16 August 2015
Ephesians 5:15-20, John 6:51-58
Just seven weeks ago I left on an epic journey to the beautiful island of Cuba, where translators are theologians, and maids are intellectuals; where church choir members were also cooks and hosts for our delegation from the United States and Mexico.
In this country you might hear a young all female symphony featuring a self-taught violinist/composer prodigy, or a multi-racial mariachi band, or a combo of Haitian/Cuban singer dancer drummers, or a beaming choir of elderly people of every shade of skin color at a senior center, or a strolling singer/guitarist in old Havana, or even a chorus of youth chilling on the Malecon, breaking into impromtu song.
If you do come down with traveler’s diarrhea or vomiting, you can get an overnight stay in the hospital, including IV fluids, complete diagnostic tests, and no charges. At the ocean there is a feeling of tranquility as families play together in the surf of the well maintained all public beaches. There are no signs of huge wealth disparity or dire poverty. No segments of the population are invisible and people treat each other well. There is little crime.
Gerardo Hernández, one of the freed Cuban Five, says it like this: “When we talk about the achievements of the Revolution…hardly anything is ever mentioned about the tranquility of our everyday life, the safety that we enjoy here, the fact a child can be playing until dawn on a street corner near his home and nothing will happen to him.”
Here, housing, basic food needs, health care, and education are not worries for people, and are considered to be basic human rights.
In this magical country, in a town called Sancti Spiritus, families stroll through the park in the middle of town past midnight, while consecutive bands play for tourists and locals alike, with happy dancing in the street. Meanwhile, a little train-like cart for children, circles the park, pulled by a large goat.
Granted, this particular night I describe here was July 26th, the day for celebrating the beginning of the Cuban Revolution, a kind of New Year’s Day blow out.
On the evening before this day we had attended a neighborhood celebration, complete with food and dancing, of a CDR—a committee for the defense of the revolution. These committees are organized as neighborhoods where participants as young as 17 are part of local politics, address community needs and concerns, and send representative input up the political chain from the grass roots.
This reminded me somewhat of the neighborhood network we have in our church community, established for the purpose of collaborating, responding to needs, and building community connections and organizing capacity.
On the way to Cuba, we traveled in a school bus stopping in supportive communities along the way to educate, celebrate, collect material aid for Cuba and raise funds for the Pastors for Peace Caravan to Cuba. We stopped overnight in Sacramento, Oakland, Richmond, Santa Cruz, Fresno, LA, Tucson, El Paso, and San Antonio.
We experienced incredible hospitality and many types of co-housing communities along the way. Some included compact houses on a common block with a shared meeting space, play equipment, and gardens. Others included families sprinkled throughout a neighborhood, choosing intentional practices of shared community life over several years. One was a transitional housing program where several people who had been living on the street were provided with a large individual tent space, a garden plot, and access to a community home with kitchen and bathroom and a system of shared support and responsibility.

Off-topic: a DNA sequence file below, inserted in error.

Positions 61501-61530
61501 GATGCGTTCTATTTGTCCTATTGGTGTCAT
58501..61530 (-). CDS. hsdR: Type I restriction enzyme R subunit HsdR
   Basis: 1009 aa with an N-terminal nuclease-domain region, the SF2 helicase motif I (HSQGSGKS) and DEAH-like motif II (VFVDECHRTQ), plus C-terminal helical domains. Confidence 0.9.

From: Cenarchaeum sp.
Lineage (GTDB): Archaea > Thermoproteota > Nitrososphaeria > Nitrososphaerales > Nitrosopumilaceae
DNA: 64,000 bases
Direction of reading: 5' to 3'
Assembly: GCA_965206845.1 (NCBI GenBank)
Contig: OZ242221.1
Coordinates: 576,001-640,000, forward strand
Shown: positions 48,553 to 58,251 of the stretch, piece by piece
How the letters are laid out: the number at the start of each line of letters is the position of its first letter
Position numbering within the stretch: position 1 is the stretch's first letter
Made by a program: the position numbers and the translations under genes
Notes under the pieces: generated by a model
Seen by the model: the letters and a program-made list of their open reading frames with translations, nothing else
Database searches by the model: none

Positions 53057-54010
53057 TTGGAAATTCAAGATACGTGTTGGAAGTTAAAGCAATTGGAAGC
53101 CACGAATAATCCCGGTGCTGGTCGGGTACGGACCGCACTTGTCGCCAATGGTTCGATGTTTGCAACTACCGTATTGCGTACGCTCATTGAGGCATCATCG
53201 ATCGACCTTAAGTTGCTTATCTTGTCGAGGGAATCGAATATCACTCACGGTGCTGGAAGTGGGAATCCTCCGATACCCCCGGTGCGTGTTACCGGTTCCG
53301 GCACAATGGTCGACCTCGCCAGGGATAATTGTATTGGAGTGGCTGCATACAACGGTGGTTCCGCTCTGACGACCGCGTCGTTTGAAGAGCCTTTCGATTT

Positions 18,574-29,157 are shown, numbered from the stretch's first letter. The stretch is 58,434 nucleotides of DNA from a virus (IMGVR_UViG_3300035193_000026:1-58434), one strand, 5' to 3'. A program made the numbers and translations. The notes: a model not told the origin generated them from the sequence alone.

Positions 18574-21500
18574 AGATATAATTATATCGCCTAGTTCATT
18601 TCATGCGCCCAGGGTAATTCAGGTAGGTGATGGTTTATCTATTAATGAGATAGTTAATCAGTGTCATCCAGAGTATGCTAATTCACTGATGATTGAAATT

Some of us here might want to explore more cooperative living opportunities in our community by considering inviting a college student to occupy an empty room for low rent or in exchange for cleaning or other services.
We might want to sign up for the digital sharing network Marie has set up for us, whereby we can borrow or donate or request items through an email describing what might be needed or offered, from extra sheets to tools or trucks.
On our journey to Cuba, our last hosted community housing experience was in Mexico City where homeless people had squatted to claim a block of land, and then by collaboratively securing a building loan, had constructed a large, secure co-housing apartment complex with lots of open air common space, where people with very low incomes could afford to pay the mortgage on a small, fully equipped apartment, while participating in a sophisticated and evolving program of self governance and community maintenance.
Finally, we arrived in beautiful Cuba. In the Cuban experiment of socialism, the needs of the collective have been established as greater than the needs of the individual.
As US Cuban relations shift, many worry that Cuba’s uniqueness will be lost. But the wise Cuban people have effectively defended their revolution for 56 years and already have laws in place to manage the investments coming. Meanwhile, Pastors for Peace continues to travel to Cuba without a license in defiance of the economic blockade that is still in place and US funds continue to be allocated to undermine the Cuban government and support opposition groups. So regime change is still US policy until we help to change it.
Jose Marti was a poet, writer, educator, and founder of the Cuban Revolutionary Party, defending Cuba’s right to independence from Spain at the time he lived from 1853-1895. He could see already a new world coming where the contributions of many would be valued above the “traits of the privileged”.
He wrote: “Beauty has become the dominion of all. … Genius is moving from the individual to the collectivity. Man is losing out to men. (I am sure he meant the same for women.) The traits of the privileged are being diluted and expanded to the masses, which … will gladden those of generous and gallant heart who know that however grand a creature you may be on the earth, you are no more than a reflection of the Creator’s gaze and a golden sand that will return to the beautiful source of gold.”
This dream of a more egalitarian society may or may not have played out as Marti envisioned for his beloved Cuba, but the Cubans have kept the revolutionary dream alive as they have learned from their mistakes and found ways to offer their revolutionary hope and service to the rest of the world.